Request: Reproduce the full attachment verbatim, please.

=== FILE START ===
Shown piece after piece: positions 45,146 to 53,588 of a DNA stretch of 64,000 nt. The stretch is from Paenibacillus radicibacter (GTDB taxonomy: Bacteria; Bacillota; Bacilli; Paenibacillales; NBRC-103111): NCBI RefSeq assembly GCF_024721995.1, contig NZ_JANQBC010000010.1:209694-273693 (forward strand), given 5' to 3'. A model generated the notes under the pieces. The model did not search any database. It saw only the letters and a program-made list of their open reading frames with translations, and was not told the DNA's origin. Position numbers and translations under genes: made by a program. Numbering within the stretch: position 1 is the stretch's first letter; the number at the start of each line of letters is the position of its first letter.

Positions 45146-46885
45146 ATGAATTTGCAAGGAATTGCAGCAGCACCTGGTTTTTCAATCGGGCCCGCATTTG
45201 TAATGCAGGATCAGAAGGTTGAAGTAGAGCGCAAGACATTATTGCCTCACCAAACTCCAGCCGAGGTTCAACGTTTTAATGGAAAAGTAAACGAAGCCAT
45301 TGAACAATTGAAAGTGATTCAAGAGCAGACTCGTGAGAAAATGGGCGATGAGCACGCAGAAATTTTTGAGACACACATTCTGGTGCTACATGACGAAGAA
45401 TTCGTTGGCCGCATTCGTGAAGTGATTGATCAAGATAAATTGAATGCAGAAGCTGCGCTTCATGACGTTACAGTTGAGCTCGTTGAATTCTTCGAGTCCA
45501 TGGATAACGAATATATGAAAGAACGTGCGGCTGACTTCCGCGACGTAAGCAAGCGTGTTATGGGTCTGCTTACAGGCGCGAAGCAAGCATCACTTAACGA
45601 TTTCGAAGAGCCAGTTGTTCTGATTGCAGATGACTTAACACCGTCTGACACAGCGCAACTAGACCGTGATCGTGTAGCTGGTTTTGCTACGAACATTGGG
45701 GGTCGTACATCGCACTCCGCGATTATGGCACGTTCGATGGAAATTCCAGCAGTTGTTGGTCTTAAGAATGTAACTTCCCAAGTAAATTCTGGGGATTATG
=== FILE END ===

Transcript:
Shown piece after piece: positions 45,146 to 53,588 of a DNA stretch of 64,000 nt. The stretch is from Paenibacillus radicibacter (GTDB taxonomy: Bacteria; Bacillota; Bacilli; Paenibacillales; NBRC-103111): NCBI RefSeq assembly GCF_024721995.1, contig NZ_JANQBC010000010.1:209694-273693 (forward strand), given 5' to 3'. A model generated the notes under the pieces. The model did not search any database. It saw only the letters and a program-made list of their open reading frames with translations, and was not told the DNA's origin. Position numbers and translations under genes: made by a program. Numbering within the stretch: position 1 is the stretch's first letter; the number at the start of each line of letters is the position of its first letter.

Positions 45146-46885
45146 ATGAATTTGCAAGGAATTGCAGCAGCACCTGGTTTTTCAATCGGGCCCGCATTTG
45201 TAATGCAGGATCAGAAGGTTGAAGTAGAGCGCAAGACATTATTGCCTCACCAAACTCCAGCCGAGGTTCAACGTTTTAATGGAAAAGTAAACGAAGCCAT
45301 TGAACAATTGAAAGTGATTCAAGAGCAGACTCGTGAGAAAATGGGCGATGAGCACGCAGAAATTTTTGAGACACACATTCTGGTGCTACATGACGAAGAA
45401 TTCGTTGGCCGCATTCGTGAAGTGATTGATCAAGATAAATTGAATGCAGAAGCTGCGCTTCATGACGTTACAGTTGAGCTCGTTGAATTCTTCGAGTCCA
45501 TGGATAACGAATATATGAAAGAACGTGCGGCTGACTTCCGCGACGTAAGCAAGCGTGTTATGGGTCTGCTTACAGGCGCGAAGCAAGCATCACTTAACGA
45601 TTTCGAAGAGCCAGTTGTTCTGATTGCAGATGACTTAACACCGTCTGACACAGCGCAACTAGACCGTGATCGTGTAGCTGGTTTTGCTACGAACATTGGG
45701 GGTCGTACATCGCACTCCGCGATTATGGCACGTTCGATGGAAATTCCAGCAGTTGTTGGTCTTAAGAATGTAACTTCCCAAGTAAATTCTGGGGATTATG